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Balance Sheet Recession

Author: Richard Koo
Publisher: John Wiley & Sons Incorporated
Size: 28.69 MB
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In this groundbreaking book, leading international economist, Richard Koo argues that far from being the sick man of Asia, Japan is suffering from a temporary but highly unusual economic aberration. Economists and business commentators have always assumed that the majority of companies in any economy are forward looking and are trying to maximize profits. They never considered the possibility that a vast majority of companies may be placing their highest priorities on minimizing debt in order to repair their balance sheets. But that remote possibility has been the reality in Japan for the past decade, and more recently in many other countries including at least a part of the US. Balance Sheet Recession argues that contrary to popular belief, it is this massive shift in corporate behavior, instead of structural problems, that is the root cause of both the deflation and the non-performing loan problems that have troubled Japan for so long. It argues that when the causality runs from the corporate balance sheet problems to deflation and banking problems, a highly unconventional policy response is needed to stabilize the economy. After all, the last time anything similar has happened was the 1930s in the US. Richard Koo's experience in dealing with both the US banking crisis of the early 1980s and the Japanese balance sheet and banking problems of the last ten years makes him unique qualified to comment on this situation. He clearly explains how such a recession can happen in any economy following an asset price bubble, and how best to deal with it.

Japan S Struggle With Internationalism

Author: Ian Hill Nish
Publisher: Routledge
ISBN: 0710304374
Size: 25.46 MB
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Lord Lytton, the author of the League of Nations report on the Manchurian Crisis of 1931-1933, wrote: 'if only it was with the professors of the University of Tokyo and men like that I could make peace in a week'. It was widely recognized that there were liberal internationalists in Japan who were opposed to expansion in China and were trying to prevent it - ineffectively as it turned out. As the military advanced into China, the internationalists progressively found themselves with their backs to the wall and had difficulty in resisting pressure that Japan should pull out of the League of Nations. This is a study of the Manchurian and Shanghai crises, the first serious confrontation between Japan and the world community. Based on the study of a wide range of Japanese sources, both public and private, as well as western sources including the Lytton papers, the diaries of Sir Miles Lampson, the papers of the League of Nations and the letters of Sir Reginald Johnston, it throws light on the struggles both within Japan and among League enthusiasts to ensure that Japan, the Asian state which was at once most stable and economically most successful, should not end up in isolation from western nations.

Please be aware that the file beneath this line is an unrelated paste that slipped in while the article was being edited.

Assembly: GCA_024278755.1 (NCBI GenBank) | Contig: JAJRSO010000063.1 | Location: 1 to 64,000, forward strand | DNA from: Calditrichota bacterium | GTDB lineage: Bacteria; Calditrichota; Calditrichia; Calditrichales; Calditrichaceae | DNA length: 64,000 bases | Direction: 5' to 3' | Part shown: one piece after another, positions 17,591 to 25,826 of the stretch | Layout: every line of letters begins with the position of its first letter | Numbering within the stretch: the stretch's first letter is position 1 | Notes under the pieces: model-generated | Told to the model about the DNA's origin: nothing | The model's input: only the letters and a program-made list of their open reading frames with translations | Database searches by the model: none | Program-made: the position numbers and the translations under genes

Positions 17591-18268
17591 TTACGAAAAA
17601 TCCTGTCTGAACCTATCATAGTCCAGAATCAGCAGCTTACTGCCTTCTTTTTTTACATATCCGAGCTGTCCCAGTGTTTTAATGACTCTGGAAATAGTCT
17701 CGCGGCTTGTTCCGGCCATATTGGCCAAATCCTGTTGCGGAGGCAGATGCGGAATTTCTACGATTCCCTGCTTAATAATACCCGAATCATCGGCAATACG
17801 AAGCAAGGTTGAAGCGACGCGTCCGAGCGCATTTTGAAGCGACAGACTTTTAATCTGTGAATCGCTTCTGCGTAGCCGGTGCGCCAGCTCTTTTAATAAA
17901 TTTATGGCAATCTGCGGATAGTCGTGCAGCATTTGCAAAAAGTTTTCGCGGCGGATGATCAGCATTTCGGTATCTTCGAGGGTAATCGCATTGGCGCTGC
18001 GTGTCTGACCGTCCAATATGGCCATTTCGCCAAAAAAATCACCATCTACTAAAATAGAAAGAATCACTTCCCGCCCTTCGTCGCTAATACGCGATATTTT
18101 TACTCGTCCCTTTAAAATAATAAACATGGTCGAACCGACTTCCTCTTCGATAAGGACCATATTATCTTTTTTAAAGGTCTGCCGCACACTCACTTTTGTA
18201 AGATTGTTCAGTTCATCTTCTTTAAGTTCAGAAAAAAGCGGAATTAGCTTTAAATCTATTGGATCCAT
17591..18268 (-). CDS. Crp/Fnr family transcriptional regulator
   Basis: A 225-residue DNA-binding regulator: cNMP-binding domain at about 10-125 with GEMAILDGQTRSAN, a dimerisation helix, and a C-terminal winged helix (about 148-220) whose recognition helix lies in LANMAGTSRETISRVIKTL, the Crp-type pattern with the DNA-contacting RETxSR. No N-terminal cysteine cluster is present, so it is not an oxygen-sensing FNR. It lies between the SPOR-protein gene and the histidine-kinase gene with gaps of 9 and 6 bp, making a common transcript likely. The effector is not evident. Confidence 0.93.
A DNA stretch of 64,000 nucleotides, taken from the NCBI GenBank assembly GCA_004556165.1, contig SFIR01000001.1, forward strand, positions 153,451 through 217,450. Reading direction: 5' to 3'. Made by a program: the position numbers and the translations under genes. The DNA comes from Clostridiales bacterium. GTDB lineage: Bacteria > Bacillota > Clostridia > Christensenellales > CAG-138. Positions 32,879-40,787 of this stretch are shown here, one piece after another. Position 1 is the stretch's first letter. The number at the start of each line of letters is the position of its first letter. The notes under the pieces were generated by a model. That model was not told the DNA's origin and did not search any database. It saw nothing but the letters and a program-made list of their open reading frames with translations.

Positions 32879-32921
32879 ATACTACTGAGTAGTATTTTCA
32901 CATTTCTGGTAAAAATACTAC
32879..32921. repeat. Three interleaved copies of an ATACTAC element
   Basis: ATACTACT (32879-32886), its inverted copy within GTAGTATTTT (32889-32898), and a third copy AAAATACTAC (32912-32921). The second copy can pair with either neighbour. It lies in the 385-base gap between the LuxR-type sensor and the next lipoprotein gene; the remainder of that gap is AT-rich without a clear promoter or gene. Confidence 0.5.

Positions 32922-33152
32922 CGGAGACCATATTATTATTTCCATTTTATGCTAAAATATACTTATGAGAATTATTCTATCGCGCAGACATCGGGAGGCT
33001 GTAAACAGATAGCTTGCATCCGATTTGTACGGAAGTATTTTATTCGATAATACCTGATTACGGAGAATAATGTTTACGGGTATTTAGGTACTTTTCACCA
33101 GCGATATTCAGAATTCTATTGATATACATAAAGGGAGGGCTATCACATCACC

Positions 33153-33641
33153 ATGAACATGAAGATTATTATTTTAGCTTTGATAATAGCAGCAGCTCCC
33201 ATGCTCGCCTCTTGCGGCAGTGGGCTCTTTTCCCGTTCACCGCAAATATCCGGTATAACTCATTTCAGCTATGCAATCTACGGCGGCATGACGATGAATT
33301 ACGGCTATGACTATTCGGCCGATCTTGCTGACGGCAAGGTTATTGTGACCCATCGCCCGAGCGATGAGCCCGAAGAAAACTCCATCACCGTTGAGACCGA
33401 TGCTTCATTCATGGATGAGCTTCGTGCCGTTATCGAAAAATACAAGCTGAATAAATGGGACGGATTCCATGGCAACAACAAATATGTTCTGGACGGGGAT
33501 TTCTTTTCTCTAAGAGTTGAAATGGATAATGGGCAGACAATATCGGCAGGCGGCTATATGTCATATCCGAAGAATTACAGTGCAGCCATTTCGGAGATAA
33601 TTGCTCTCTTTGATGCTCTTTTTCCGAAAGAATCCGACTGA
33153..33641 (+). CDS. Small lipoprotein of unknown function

Japan S Open Future

Author: John Haffner
Publisher: Anthem Press
ISBN: 1843313111
Size: 33.63 MB
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In the fast changing modern world where does Japan fit in, and how should it relate to the United States and China? Three foreign commentators make a provocative and persuasive argument that the time has come for Japan to help build a stronger Asian community, and to become an engage and conscientious global citizen.

Asia S Reckoning

Author: Richard McGregor
Publisher: Penguin
ISBN: 0399562672
Size: 36.34 MB
Format: PDF
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China, red or green -- Countering Japan -- Five ragged islands -- The golden years -- Japan says no -- Asian values -- Apologies and their discontents -- Yasukuni respects -- History's cauldron -- The Ampo mafia -- The rise and retreat of great powers -- China lays down the law -- Nationalization -- Creation myths -- Freezing point -- Afterword

On The Persistence Of The Japanese History Problem

Author: Hitomi Koyama
Publisher: Routledge
ISBN: 1351611925
Size: 41.66 MB